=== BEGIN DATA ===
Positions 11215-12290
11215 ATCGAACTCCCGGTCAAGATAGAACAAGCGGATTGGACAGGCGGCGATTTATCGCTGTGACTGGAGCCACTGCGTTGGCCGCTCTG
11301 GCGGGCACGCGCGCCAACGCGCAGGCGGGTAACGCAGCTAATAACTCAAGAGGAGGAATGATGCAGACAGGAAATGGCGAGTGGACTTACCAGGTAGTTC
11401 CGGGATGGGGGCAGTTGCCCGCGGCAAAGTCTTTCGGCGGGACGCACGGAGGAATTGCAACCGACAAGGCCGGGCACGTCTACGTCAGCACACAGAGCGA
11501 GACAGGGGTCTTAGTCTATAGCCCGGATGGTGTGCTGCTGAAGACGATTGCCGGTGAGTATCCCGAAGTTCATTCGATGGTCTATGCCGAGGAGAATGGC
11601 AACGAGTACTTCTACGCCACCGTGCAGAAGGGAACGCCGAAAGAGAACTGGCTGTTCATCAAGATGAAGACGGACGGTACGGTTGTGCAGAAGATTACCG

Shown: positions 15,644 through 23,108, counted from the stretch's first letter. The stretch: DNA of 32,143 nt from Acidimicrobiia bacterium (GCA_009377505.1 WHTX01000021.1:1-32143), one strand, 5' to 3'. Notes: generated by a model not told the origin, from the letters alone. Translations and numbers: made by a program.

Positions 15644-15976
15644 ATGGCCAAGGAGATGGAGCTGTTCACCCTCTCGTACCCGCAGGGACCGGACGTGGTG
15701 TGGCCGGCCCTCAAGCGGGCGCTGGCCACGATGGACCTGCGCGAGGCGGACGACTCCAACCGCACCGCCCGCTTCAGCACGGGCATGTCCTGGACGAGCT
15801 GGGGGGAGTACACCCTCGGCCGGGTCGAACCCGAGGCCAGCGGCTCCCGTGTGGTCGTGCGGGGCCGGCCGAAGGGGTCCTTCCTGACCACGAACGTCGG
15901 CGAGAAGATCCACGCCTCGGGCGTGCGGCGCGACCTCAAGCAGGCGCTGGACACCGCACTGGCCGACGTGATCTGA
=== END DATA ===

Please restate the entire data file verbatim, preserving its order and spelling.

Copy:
Positions 11215-12290
11215 ATCGAACTCCCGGTCAAGATAGAACAAGCGGATTGGACAGGCGGCGATTTATCGCTGTGACTGGAGCCACTGCGTTGGCCGCTCTG
11301 GCGGGCACGCGCGCCAACGCGCAGGCGGGTAACGCAGCTAATAACTCAAGAGGAGGAATGATGCAGACAGGAAATGGCGAGTGGACTTACCAGGTAGTTC
11401 CGGGATGGGGGCAGTTGCCCGCGGCAAAGTCTTTCGGCGGGACGCACGGAGGAATTGCAACCGACAAGGCCGGGCACGTCTACGTCAGCACACAGAGCGA
11501 GACAGGGGTCTTAGTCTATAGCCCGGATGGTGTGCTGCTGAAGACGATTGCCGGTGAGTATCCCGAAGTTCATTCGATGGTCTATGCCGAGGAGAATGGC
11601 AACGAGTACTTCTACGCCACCGTGCAGAAGGGAACGCCGAAAGAGAACTGGCTGTTCATCAAGATGAAGACGGACGGTACGGTTGTGCAGAAGATTACCG

Shown: positions 15,644 through 23,108, counted from the stretch's first letter. The stretch: DNA of 32,143 nt from Acidimicrobiia bacterium (GCA_009377505.1 WHTX01000021.1:1-32143), one strand, 5' to 3'. Notes: generated by a model not told the origin, from the letters alone. Translations and numbers: made by a program.

Positions 15644-15976
15644 ATGGCCAAGGAGATGGAGCTGTTCACCCTCTCGTACCCGCAGGGACCGGACGTGGTG
15701 TGGCCGGCCCTCAAGCGGGCGCTGGCCACGATGGACCTGCGCGAGGCGGACGACTCCAACCGCACCGCCCGCTTCAGCACGGGCATGTCCTGGACGAGCT
15801 GGGGGGAGTACACCCTCGGCCGGGTCGAACCCGAGGCCAGCGGCTCCCGTGTGGTCGTGCGGGGCCGGCCGAAGGGGTCCTTCCTGACCACGAACGTCGG
15901 CGAGAAGATCCACGCCTCGGGCGTGCGGCGCGACCTCAAGCAGGCGCTGGACACCGCACTGGCCGACGTGATCTGA